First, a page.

IV. Juries Texas has two types of juries: grand juries and trial juries. Grand juries are used for felony indictments; petit (trial) juries are used to determine guilt or innocence and to try civil cases.
A. The Grand Jury • (Def) composed of 12 persons with the qualification of trial jurors, a grand jury serves from 3 to 6 months, while it determines if sufficient evidence to indict. • A judge selects 12 jurors from a list from the jury commission and indict requires 9 of 12 members to be in agreement.
B. Trial Jury • Petit jury (def) trial jury of 6 to 12 members. • Qualifications of jurors: • Citizen of the US/Texas • 18 years of age or older • Of sound mind • Literate • Neither a convicted felon nor under indictment
3. Reasons for exemptions… • 70 years of age or older • Have legal custody of a child • Enrolled in school or college • Primary caregiver for invalids • Employed by he state legislature • Have had jury service in the past 3 years • A judge may excuse for other reasons
4. Selection of Jurors • Venire (def) a panel of prospective jurors. • List list of prospects comes from the Sec. of State. • Voir dire (def) is the time that attorneys question the prospective jurors. • Attorneys may excuse prospects with peremptory challenge or for cause.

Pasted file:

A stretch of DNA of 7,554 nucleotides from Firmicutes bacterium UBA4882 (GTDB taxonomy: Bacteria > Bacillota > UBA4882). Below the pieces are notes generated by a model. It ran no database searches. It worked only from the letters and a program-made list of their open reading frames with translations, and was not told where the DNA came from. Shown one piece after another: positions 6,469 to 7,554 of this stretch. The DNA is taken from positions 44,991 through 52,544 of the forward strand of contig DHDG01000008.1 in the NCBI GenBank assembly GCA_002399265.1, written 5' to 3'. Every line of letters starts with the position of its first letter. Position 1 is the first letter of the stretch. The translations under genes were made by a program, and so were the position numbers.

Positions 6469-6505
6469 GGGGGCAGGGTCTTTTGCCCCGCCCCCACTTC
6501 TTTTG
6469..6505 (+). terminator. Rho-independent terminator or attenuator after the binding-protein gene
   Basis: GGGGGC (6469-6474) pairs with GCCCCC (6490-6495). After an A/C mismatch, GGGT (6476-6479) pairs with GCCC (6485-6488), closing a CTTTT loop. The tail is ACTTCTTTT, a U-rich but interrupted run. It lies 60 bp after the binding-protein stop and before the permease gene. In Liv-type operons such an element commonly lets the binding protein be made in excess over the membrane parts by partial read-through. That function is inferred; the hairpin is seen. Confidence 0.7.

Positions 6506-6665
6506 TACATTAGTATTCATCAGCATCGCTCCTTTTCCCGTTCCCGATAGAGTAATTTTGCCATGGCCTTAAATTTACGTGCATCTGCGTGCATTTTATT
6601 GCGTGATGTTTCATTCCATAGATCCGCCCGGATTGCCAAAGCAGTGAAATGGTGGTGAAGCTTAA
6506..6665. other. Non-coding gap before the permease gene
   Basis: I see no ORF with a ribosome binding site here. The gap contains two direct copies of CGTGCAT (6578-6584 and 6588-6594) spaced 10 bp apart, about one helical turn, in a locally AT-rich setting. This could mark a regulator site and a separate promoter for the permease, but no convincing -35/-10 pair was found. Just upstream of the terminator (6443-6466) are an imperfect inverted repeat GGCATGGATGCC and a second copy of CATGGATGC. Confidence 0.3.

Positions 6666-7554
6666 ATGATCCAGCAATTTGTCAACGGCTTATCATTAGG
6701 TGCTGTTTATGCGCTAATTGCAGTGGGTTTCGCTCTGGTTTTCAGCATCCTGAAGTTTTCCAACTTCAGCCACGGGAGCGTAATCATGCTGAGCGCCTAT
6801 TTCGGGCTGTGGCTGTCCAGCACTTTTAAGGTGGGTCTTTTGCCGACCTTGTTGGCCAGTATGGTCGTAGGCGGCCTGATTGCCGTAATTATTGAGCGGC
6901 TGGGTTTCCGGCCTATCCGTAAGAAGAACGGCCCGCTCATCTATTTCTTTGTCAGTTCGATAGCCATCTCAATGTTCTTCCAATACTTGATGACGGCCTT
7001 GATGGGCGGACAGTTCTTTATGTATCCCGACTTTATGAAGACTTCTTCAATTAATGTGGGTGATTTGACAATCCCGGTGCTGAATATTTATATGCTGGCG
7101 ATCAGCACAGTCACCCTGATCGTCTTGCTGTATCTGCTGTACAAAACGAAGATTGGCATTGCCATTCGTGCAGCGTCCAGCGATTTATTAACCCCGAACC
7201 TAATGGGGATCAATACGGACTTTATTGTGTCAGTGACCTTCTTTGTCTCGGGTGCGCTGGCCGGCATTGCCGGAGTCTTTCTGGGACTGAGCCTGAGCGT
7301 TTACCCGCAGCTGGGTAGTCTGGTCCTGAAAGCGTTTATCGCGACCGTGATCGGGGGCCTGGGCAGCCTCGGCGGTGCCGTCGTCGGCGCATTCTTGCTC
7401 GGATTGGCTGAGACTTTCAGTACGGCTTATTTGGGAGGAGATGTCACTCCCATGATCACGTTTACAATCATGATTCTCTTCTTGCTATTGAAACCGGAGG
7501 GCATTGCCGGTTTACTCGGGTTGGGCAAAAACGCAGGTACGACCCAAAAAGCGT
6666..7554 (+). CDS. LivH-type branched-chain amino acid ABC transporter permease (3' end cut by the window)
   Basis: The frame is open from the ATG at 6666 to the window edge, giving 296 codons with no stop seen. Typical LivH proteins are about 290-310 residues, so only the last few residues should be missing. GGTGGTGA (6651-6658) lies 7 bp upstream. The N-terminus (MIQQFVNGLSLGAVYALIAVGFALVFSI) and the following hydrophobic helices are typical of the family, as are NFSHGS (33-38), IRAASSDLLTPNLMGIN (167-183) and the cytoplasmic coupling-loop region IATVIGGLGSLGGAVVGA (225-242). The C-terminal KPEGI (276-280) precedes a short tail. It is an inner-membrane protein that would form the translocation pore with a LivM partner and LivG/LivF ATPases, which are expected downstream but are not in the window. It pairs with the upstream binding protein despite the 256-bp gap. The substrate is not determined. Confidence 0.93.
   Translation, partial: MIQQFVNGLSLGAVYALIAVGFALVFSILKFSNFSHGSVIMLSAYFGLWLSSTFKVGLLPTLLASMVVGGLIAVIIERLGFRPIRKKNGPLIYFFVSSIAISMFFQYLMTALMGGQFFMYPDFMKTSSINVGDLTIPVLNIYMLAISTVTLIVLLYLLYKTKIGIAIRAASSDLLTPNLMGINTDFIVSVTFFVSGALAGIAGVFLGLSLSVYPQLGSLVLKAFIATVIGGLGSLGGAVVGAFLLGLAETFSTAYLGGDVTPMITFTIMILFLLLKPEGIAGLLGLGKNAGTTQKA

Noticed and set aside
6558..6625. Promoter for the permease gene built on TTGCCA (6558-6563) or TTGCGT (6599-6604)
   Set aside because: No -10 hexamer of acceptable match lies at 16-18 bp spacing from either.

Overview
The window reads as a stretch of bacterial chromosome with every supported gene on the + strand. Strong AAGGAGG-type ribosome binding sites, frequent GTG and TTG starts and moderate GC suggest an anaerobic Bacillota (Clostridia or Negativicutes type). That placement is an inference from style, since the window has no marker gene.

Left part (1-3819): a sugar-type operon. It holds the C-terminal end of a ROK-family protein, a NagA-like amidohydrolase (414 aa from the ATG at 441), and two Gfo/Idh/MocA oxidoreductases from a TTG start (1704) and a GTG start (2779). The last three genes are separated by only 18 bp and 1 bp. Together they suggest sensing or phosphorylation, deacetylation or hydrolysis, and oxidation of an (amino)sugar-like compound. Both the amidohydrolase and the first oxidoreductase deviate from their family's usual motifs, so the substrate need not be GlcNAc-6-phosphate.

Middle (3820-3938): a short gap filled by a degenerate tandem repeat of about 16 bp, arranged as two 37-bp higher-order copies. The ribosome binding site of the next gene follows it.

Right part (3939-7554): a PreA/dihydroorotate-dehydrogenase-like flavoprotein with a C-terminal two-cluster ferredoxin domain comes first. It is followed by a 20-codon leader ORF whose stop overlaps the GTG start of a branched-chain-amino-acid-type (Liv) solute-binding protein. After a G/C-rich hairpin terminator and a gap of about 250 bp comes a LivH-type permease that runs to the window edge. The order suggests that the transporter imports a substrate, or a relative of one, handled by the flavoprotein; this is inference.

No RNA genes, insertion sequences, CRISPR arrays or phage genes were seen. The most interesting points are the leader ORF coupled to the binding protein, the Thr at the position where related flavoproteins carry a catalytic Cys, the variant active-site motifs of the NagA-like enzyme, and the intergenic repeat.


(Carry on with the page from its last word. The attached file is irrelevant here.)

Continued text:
Jurors can lot be dismissed because of race or gender. • The first “12” form the venire (impaneled jury); “6” make up a lesser jury.
6. Compensation of Jurors • Pay ranges differs, but the minimum is $6 for the 1st day; $40/day for each additional day. • In 2005, this became the first increase in pay in 50 years!
Taylor v. Louisiana (1975) requires a jury to show the cross-section of the community. • This makes the 6th Amendment a reality!
V. Judicial Procedures At some time, almost everyone will go to court as a litigant, a witness, or a juror.
A. Civil Court System • Civil law (def) refers to matters not covered by criminal law; they include… • Torts • Contracts • Domestic relations • Suits between individuals &/or corporations
2. A plaintiff may receive three types of damages • Economic damages • Non-economic damages • Punitive damages